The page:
Tom Petty – May 30th – Red Rocks Amphitheatre

Tom Petty 0517-8509Photos by Tim Dwenger

Tom Petty brought his 40th Anniversary Tour to Red Rocks for two nights last week and the fans came out in droves for the early season festivities.  With the legendary Joe Walsh on hand to open the show, things got off to a humorous start when the longtime Eagle stepped to the mic and said “Good Morning” (in the way that only Joe Walsh can) before delivering a set featuring some of his most famous tunes including “Life’s Been Good,” “Ordinary Average Guy,” and “Rocky Mountain Way.”  Midway through the set, Walsh payed tribute to his longtime bandmate Glenn Frey with a take on “Take It To The Limit” that featured his outstanding background singers doing the heavy lifting.  Walsh is always entertaining, and this night was no exception.

When Petty and his band, The Heartbreakers, took the stage, the crowd of baby-boomers went wild.  Petty, clad in a fringed leather jacket and an almost Bedouin style head scarf, is still looking great after more than 40 years on the road.  A moon hung over the amphitheater as Petty thanked the crowd for their support over the years, promised to play “all Rock & Roll all night,” and then introduced “Rockin’ Around (With You),” a deep cut from the band’s first album.  From there it was a set dominated by the hits.

Petty delivered “You Don’t Know How It Feels,” “Mary Jane’s Last Dance,” “You Got Lucky,” and “Free Fallin'” before a wicked thunderstorm snuck up on the crowd and caused the show to be stopped for about 25 minutes.  When the weather passed, the band picked up where they left off and continued the hit parade.  “Don’t Come Around Here No More,” “Wildflowers,” “Learning To Fly,” and “Refugee” delighted the crowd and set the stage for a monster encore pairing of “You Wreck Me” and “American Girl.”  Over the course of more than two hours Petty proved yet again that his brand shows no signs of tarnishing, and that he’s one of the best in the business.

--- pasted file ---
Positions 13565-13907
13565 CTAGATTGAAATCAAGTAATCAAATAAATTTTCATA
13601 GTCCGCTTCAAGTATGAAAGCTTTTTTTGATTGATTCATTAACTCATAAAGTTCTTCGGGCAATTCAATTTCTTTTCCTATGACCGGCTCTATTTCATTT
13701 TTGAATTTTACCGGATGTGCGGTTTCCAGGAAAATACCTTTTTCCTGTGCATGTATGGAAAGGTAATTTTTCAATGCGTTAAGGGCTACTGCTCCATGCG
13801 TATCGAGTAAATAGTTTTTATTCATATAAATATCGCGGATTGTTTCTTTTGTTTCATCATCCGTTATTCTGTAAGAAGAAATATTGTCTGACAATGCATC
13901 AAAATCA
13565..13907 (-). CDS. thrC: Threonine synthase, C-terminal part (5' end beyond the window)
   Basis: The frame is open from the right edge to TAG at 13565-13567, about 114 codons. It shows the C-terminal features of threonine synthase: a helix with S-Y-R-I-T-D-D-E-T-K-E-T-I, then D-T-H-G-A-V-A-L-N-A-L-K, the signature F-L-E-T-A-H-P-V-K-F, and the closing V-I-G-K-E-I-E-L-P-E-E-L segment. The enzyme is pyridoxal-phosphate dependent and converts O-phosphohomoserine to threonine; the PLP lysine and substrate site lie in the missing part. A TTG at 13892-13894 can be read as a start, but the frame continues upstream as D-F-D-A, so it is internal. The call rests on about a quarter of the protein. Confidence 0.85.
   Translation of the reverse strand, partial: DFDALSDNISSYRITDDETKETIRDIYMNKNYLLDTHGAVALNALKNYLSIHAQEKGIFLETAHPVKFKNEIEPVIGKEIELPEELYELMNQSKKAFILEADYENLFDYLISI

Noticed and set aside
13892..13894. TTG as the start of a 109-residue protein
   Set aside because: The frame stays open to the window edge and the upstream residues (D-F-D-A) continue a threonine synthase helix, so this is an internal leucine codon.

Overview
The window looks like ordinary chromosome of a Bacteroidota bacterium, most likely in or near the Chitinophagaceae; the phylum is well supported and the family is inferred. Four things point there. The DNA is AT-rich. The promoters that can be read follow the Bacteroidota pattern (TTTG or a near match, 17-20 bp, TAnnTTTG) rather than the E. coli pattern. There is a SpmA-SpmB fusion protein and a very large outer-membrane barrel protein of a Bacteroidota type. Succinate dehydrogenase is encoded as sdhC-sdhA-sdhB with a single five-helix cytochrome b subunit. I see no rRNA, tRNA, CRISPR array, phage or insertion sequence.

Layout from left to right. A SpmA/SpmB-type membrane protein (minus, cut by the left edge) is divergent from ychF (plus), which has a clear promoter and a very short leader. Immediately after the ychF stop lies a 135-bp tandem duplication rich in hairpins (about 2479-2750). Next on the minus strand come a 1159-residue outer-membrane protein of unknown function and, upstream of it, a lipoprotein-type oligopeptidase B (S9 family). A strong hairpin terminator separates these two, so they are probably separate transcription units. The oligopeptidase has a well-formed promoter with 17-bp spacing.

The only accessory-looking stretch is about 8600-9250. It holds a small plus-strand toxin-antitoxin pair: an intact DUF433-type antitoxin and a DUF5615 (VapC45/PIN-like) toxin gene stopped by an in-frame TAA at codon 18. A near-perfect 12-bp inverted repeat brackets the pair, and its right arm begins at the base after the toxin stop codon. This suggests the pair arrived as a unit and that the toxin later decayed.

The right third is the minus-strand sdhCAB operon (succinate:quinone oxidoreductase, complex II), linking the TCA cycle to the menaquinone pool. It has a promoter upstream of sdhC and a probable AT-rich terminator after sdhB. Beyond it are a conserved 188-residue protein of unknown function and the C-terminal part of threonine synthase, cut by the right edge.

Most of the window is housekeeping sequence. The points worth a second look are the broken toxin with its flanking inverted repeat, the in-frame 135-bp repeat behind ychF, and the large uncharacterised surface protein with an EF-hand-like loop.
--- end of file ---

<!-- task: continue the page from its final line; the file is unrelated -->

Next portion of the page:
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Who Is Timothy Dwenger

Music has always been a part of my life. It probably all started listening to old Grateful Dead, Peter Paul & Mary, and Simon & Garfunkel records that my parents had, but it wasn't long before they were taking me to concerts like Starship, Crosby, Stills & Nash, and Huey Lewis & The News. I got the bug to write about music after reviewing an Eric Clapton concert for a creative writing project in high school but didn't really take it up seriously until 2002. Since then I have published countless articles in The Marquee Magazine and done some work for Jambase.com, SPIN Magazine, and various other outlets. I started Listen Up Denver! as a way to share the music information that is constantly spilling out of my head with people who care. Please enjoy!